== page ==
Eat slime! Construct the layers of the earth and claim you have eaten the world! Come join us and explore the possibilities. For children with food allergies, SCOPE will make every effort to accommodate their needs, but please be aware that all ingredients are not guaranteed to be free of all various allergens.

• LEGO Engineering – The LEGO engineering program includes STEM-based challenges and

free-building experiences. Students will use LEGOs in ice to discover how archaeologists work to uncover fossils. They will test the laws of physics by building bridges and skyscrapers and test their stability in simulations. Students will work to problem solve and will love rising to the LEGO challenge.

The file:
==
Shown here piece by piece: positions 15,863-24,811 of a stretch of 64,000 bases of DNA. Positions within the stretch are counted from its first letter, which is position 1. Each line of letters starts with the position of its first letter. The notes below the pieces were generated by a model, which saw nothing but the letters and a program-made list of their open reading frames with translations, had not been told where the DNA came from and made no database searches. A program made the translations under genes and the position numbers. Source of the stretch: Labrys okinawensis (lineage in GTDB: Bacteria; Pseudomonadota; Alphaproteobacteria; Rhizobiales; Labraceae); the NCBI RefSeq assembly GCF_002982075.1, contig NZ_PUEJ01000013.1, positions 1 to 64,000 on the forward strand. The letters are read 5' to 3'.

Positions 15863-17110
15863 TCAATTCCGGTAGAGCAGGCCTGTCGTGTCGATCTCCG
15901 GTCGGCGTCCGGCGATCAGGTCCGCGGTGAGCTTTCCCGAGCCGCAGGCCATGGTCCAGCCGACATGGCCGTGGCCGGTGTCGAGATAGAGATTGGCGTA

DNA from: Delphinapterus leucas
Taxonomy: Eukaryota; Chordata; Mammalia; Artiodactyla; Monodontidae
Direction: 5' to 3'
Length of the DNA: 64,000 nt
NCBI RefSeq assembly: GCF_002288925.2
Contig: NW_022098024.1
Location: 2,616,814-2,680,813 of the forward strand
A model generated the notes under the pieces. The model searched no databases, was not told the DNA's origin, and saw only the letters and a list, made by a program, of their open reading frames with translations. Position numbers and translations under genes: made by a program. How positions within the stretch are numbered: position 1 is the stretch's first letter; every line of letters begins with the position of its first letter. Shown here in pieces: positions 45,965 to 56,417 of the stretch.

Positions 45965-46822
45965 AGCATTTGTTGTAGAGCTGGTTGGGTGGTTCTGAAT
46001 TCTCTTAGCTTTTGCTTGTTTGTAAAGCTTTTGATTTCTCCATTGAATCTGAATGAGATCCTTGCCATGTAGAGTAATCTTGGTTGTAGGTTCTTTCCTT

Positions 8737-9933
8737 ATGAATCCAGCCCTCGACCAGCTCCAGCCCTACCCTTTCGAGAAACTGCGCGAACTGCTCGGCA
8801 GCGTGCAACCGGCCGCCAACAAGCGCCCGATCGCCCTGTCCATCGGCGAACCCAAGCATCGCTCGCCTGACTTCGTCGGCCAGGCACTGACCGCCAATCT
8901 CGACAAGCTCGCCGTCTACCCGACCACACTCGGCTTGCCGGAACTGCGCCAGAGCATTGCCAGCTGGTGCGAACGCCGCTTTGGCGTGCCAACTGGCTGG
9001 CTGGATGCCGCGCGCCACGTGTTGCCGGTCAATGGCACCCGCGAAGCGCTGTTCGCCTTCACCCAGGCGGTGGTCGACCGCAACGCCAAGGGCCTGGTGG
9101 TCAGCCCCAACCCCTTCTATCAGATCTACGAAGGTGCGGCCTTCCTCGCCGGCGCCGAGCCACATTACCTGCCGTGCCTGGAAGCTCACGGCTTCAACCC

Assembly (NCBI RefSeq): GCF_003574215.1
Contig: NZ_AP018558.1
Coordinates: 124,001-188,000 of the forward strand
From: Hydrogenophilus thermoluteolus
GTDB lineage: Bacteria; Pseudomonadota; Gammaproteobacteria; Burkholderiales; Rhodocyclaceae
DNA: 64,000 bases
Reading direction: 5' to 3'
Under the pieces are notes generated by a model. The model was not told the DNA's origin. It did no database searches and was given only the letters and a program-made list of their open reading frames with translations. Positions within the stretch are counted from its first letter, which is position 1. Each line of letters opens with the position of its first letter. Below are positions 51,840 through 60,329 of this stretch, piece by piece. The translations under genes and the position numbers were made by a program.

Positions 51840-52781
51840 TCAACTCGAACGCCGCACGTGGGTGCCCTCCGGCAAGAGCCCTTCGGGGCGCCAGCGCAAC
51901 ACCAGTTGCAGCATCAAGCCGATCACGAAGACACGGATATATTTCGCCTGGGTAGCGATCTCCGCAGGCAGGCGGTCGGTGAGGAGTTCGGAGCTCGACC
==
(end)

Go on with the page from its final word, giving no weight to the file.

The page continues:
• Music, Movement and More – Children will work on their fine and gross motor skills by participating in movement-related activities. Musical hoops, soccer and sponge relays are among some of the high-energy activities keeping students running and jumping.

• Spotlight on Theater – Do you crave the spotlight? Do you want to improve your acting skills? Well, now is your chance to be in the limelight. Students will learn various acting skills and stand in the spotlight for a class filled with the magic of theater. Students will create and act out commercials, bring books to life and perform for their peers by creating their own props and scenery.

• Strategic Games – Do you like to play board games and solve puzzles? If so, join us for an exciting program that challenges our mental capacities to compete in popular board games and solve puzzles. This hands-on class will include activities that incorporate aspects of socialization, fair play and collaboration. Students will engage in challenges including chess, Scrabble, checkers and 3D puzzles.